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TitreMagmatic evolution of the Late Devonian Mount Douglas leucogranites, southwestern New Brunswick, Canada; an example of extreme fractional crystallization
TéléchargerTéléchargement (publication entière)
AuteurMohammadi, N; Lentz, D R
SourceTGI 4 - Intrusion Related Mineralisation Project: new vectors to buried porphyry-style mineralisation; par Rogers, N (éd.); Commission géologique du Canada, Dossier public 7843, 2015 p. 547-557,
ÉditeurRessources naturelles Canada
Documentdossier public
Mediaen ligne; numérique
Référence reliéeCette publication est contenue dans Rogers, N; (2015). TGI 4 - Intrusion Related Mineralisation Project: new vectors to buried porphyry-style mineralisation, Commission géologique du Canada, Dossier public 7843
Lat/Long OENS -68.0000 -66.5000 46.0000 45.0000
Sujetsgisements porphyriques; cuivre porphyrique; prospection minière; minéralisation; biotite; granodiorites; leucogranites; gisements minéraux hydrothermaux; altération hydrothermale; tungstène; molybdène; or; antimoine; roches magmatiques; milieux tectoniques; cadre tectonique; évolution tectonique; gîtes granophyriques; analyse par spectromètre de masse; gîtes magmatiques; magmatisme; géologie économique; tectonique; minéralogie; Paléozoïque; Dévonien
Illustrationslocation maps; plots; photomicrographs; ternary diagrams
Bibliothèque de Ressources naturelles Canada - Ottawa (Sciences de la Terre)
ProgrammeÉtude des gîtes porphyriques, Initiative géoscientifique ciblée (IGC-4)
LiensCanadian Database of Geochemical Surveys, downloadable files
LiensBanque de données de levés géochimiques du Canada, fichiers téléchargeables
Diffusé2015 06 11
Résumé(disponible en anglais seulement)
The Late Devonian Mount Douglas intrusive suite (MD, ~600 km2) of southwestern New Brunswick, Canada, eastern part of the Saint George Batholith, is a suite of peraluminous leucogranites extended from Red Rock Lake to Mount Douglas. Extreme fractional crystallization associated with formation of this suite is the most important factor affecting the magmatic evolution, producing three compositionally and chronologically different intrusive units, Dmd1, Dmd2, and Dmd3. Petrochemical data show that the subunits of the Mount Douglas Granite have within-plate geochemical character with evidence of hybrid I- and S-type affinity.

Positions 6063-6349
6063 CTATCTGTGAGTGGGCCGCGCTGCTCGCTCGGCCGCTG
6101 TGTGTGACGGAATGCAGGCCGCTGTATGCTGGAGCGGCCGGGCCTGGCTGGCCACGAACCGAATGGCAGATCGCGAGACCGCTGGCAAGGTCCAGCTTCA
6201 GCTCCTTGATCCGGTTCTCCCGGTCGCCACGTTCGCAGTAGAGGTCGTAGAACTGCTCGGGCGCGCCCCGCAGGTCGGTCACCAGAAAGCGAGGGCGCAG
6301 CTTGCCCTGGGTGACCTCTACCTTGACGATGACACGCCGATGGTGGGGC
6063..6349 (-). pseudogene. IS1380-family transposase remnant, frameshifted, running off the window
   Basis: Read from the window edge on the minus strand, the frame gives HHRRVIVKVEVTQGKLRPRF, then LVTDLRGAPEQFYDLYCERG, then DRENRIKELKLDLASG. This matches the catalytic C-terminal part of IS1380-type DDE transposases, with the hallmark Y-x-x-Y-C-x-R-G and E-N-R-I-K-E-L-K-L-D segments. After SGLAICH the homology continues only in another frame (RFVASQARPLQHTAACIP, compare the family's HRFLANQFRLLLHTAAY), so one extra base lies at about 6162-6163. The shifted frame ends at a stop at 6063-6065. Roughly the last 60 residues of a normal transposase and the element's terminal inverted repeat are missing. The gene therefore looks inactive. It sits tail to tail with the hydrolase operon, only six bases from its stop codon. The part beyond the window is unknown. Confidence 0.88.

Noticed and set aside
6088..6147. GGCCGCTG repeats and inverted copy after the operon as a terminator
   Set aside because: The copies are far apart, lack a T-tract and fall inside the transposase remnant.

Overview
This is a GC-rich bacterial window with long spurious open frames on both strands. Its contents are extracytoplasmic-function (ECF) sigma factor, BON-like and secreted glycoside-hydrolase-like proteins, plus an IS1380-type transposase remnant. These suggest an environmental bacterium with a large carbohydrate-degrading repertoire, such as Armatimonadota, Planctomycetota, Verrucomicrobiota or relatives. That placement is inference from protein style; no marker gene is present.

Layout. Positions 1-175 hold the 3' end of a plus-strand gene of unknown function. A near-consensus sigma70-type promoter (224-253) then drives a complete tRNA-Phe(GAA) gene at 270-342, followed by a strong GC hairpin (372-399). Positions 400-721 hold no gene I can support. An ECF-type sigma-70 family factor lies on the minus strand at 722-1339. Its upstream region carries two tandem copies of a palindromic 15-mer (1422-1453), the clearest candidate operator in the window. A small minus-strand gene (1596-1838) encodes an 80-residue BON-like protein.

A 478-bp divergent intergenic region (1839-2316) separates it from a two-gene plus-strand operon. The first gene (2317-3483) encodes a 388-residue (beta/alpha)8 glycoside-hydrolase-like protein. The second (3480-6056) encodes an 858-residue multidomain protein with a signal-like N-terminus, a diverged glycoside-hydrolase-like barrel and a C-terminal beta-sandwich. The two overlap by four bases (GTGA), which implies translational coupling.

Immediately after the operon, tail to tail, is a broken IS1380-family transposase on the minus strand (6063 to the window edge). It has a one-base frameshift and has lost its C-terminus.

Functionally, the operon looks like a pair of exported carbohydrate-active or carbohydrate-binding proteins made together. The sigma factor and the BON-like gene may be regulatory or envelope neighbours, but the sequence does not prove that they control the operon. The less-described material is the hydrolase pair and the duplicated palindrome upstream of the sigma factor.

Very low K/Rb (average 102.7), Nb/Ta (? 6.8), and Zr/Hf (? 37.45) ratios in Dmd3 compared to Dmd1 possibly reflect significant involvement of extreme low T crystal fractionation in the last- stages of magmatic differentiation; The continuous variation trends for many major and trace elements (e.g., Zr vs. TiO2, Zr/Hf vs. K/Rb, F vs. K/Rb, and Pb vs. Ba) suggest that probably Dmd2 and Dmd3 were generated by extensive fractionation of the parental Dmd1 magma. Also, normalized to the least-evolved sample of the MG granites (Dmd1), the Dmd3 unit is the most enriched in Rb, Th, U, Ce, Ta, Pb, Nd, Sm, Dy, Y, Yb, and Lu, and depletion of Cs, Ba, Sr, P, Zr, Eu, and Ti content, reflects their production of the same parental magma by crystal fractionation from Dmd1 to Dmd3. A flat "birdwing shape" REE patterns with the most pronounced negative Eu anomalies and the lowest (La/Yb)N (ranging from 1.7-7.4) ratios of Dmd3 show the highly evolved attributes of Dmd3. Calculation of zircon saturation temperatures supports an interpretation of crystal fractionation from Dmd1 to Dmd3. Estimated average temperatures using the bulk rock Zr composition for Dmd1, Dmd2, and Dmd3 range 747-826°C, 733-817°C, and 729-816°C, respectively. All above data suggest that they might have a single genetic group with different fractionation originated from a homogenous parental magma, in which this fractionation increases from the early unit (Dmd1) to the latest unit (Dmd3); significant mineral occurrences, such as Sn, W, and Mo, seem to be mostly associated with the latest and most highly differentiated Dmd3 intrusive phases.